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The 2014 Farm Act repealed the Direct Payments (DP) program, ending nearly 20 years of fixed annual payments. Payments were calculated based on historical production (base) acres and yields, and were paid to producers regardless of whether their farms faced losses.  The 2014 Farm Act also repealed two other programs: Countercyclical Payments (CCP), which issued payments to producers on historical base acres and yields but were triggered by movements in current prices, and the Average Crop Revenue Election (ACRE) program, which issued payments to producers when their revenues fell below benchmark levels. 

Under Title I of the 2014 Farm Act, the U.S. Department of Agriculture’s Farm Service Agency (FSA) will operate two new crop commodity programs—Price Loss Coverage (PLC) and Agriculture Risk Coverage (ARC)—along with the Marketing Assistance Loan Program, which continues almost unchanged. 

Under Title XI of the 2014 Farm Act, Congress established several new programs aimed at giving support for revenue or yield losses smaller than those covered by most traditional crop insurance policies.  The U.S. Department of Agriculture’s Risk Management Agency (RMA) will administer two new programs—the Supplemental Coverage Option (SCO) and the Stacked Income Protection Plan (STAX)—in addition to the traditional crop insurance program. 

Title I—Crop Commodity Programs

For more detailed information on these Title I programs, see Crop Commodity Program Provisions - Title I

  • Price Loss Coverage (PLC): Producers who hold base acres of wheat, feed grains, rice, oilseeds, peanuts, and pulses (covered commodities) are eligible to enroll in the PLC program on a commodity-by-commodity basis.  Payments are made when market prices fall below the reference price set in the 2014 Farm Act. The reference prices for rice are as follows:

Long-grain rice

$14.00 per hundredweight

Southern medium-grain rice

$14.00 per hundredweight

California medium-grain rice

(temperate japonica)

$16.10 per hundredweight

(115 percent of long-grain/medium-grain rice reference price)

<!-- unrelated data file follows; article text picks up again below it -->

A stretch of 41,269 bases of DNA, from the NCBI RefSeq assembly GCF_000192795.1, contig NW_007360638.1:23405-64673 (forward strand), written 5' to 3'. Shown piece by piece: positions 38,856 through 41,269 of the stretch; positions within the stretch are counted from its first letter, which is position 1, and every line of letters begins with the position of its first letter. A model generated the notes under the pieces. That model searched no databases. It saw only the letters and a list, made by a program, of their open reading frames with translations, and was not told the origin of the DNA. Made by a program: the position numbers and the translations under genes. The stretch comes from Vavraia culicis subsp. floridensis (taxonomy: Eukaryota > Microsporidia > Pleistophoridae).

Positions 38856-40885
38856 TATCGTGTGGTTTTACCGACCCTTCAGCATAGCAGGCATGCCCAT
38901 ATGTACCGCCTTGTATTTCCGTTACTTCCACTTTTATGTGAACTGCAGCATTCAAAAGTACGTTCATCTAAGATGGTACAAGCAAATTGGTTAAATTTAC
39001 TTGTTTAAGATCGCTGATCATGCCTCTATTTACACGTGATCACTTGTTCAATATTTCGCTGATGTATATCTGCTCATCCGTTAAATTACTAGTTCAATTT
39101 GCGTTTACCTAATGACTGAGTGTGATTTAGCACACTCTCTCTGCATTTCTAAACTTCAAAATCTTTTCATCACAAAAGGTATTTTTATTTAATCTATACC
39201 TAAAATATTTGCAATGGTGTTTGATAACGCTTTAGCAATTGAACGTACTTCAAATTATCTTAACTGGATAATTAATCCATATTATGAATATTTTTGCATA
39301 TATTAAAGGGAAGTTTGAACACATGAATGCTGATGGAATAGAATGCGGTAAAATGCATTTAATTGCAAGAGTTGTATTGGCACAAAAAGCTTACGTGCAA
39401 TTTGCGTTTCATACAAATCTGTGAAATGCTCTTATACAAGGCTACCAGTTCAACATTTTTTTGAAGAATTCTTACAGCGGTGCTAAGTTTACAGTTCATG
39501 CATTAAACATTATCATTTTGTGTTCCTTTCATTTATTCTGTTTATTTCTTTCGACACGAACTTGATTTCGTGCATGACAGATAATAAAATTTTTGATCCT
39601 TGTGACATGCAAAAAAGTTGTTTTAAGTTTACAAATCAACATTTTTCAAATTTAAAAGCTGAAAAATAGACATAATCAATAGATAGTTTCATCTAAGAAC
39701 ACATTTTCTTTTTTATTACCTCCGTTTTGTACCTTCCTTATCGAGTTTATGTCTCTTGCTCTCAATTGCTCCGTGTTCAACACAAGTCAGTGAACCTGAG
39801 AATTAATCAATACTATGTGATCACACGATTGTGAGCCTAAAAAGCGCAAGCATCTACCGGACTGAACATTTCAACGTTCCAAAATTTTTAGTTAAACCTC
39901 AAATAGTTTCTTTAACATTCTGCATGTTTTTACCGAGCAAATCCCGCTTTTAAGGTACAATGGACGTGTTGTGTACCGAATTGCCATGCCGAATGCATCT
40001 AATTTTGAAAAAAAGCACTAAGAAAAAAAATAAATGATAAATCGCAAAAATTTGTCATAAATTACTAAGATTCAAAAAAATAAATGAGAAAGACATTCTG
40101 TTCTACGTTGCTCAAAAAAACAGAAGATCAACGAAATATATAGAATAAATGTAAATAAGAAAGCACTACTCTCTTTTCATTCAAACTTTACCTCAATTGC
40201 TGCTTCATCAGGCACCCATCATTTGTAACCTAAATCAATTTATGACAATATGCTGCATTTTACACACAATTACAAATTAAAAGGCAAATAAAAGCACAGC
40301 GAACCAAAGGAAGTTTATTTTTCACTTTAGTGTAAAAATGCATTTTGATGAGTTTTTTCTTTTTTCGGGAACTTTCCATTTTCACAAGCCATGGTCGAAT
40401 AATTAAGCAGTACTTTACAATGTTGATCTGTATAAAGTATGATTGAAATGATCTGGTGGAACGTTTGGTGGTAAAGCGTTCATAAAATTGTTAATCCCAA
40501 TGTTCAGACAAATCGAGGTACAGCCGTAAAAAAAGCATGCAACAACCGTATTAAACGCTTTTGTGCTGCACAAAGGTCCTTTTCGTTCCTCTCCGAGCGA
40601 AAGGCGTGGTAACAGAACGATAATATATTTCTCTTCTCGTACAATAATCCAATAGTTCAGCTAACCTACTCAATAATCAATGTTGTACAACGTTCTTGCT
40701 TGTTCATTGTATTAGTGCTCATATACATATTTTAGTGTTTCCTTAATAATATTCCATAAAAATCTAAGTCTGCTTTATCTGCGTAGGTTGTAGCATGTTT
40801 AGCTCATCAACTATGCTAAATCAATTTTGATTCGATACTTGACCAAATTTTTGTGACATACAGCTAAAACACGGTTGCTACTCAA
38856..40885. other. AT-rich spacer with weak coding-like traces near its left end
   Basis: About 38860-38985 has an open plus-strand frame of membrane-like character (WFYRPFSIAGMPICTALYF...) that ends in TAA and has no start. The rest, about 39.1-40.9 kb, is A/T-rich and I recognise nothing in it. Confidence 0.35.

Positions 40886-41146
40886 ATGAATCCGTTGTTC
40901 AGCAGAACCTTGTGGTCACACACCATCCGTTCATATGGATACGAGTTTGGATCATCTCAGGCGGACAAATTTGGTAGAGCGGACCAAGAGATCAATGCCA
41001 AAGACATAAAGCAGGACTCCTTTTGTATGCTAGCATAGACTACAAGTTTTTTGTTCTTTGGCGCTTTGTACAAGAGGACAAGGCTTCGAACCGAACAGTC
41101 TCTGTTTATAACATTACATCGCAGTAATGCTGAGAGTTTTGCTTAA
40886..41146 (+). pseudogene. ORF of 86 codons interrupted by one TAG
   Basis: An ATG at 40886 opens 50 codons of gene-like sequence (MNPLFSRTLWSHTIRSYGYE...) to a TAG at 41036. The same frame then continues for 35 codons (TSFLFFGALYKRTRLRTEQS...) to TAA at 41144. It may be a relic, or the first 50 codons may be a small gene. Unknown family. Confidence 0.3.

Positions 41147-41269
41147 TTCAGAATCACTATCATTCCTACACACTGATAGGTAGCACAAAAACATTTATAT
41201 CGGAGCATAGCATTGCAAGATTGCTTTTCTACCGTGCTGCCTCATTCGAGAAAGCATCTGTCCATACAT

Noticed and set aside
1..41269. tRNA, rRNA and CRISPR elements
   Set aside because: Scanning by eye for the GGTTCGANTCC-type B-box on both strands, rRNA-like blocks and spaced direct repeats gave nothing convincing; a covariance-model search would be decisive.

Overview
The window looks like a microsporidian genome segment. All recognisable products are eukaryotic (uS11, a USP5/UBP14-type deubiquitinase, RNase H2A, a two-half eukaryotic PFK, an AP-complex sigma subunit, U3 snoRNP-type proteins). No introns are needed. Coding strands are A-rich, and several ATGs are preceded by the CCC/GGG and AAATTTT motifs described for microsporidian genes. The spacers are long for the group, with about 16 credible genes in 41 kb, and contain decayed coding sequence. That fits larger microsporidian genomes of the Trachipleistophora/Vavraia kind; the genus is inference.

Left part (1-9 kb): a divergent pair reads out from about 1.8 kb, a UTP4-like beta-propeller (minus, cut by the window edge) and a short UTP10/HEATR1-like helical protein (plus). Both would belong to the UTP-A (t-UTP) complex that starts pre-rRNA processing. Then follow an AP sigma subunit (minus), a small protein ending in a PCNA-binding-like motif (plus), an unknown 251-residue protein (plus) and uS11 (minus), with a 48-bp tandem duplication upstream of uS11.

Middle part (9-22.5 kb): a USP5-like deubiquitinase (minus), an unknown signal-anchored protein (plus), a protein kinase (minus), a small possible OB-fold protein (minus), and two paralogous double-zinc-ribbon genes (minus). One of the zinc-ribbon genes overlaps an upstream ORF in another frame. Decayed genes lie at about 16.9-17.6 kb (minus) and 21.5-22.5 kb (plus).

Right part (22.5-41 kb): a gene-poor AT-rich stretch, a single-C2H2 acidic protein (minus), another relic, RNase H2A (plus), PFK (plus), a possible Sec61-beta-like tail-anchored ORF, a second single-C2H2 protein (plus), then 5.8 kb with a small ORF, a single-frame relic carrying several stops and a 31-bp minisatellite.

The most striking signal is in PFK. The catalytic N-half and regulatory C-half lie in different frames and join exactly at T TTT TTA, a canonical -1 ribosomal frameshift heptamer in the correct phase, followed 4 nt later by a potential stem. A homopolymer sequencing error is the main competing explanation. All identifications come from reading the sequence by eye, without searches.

• Agriculture Risk Coverage (ARC): Producers who hold base acres of wheat, feed grains, rice, oilseeds, peanuts, and pulses (covered commodities) are eligible to enroll in ARC on a county or individual farm basis. County ARC payments are made when county crop revenue for the enrolled commodity drops below 86 percent of the county benchmark revenue.  Individual ARC payments are made when the actual individual crop revenues—summed across all covered commodities on the ARC farm—are less than 86 percent of the ARC individual benchmark revenue.
  • Marketing Assistance Loan Program: A post-harvest nonrecourse commodity loan program with marketing loan provisions for producers of wheat, corn, grain sorghum, barley, oats, upland cotton, extra-long staple (ELS) cotton, long- and medium-grain rice, soybeans, other oilseeds, peanuts, wool, mohair, honey, dry peas, lentils, and small and large chickpeas.  When the adjusted world price for rice (as calculated weekly by USDA)  falls below loan rates, marketing loan provisions allow for repayment of loans at the lower price and for loan deficiency payments to producers who choose not to place commodities under loan. The loan rates for rice are:

Long-grain rice

$6.50 per hundredweight

Medium-grain rice

$6.50 per hundredweight

  • Eligibility requirements and payment limitations: In order to receive some types of commodity program payments, individuals must meet eligibility requirements based on the level of their participation in farming activities and on their income. Once individuals are eligible, payment limitations cap the total amount they can receive.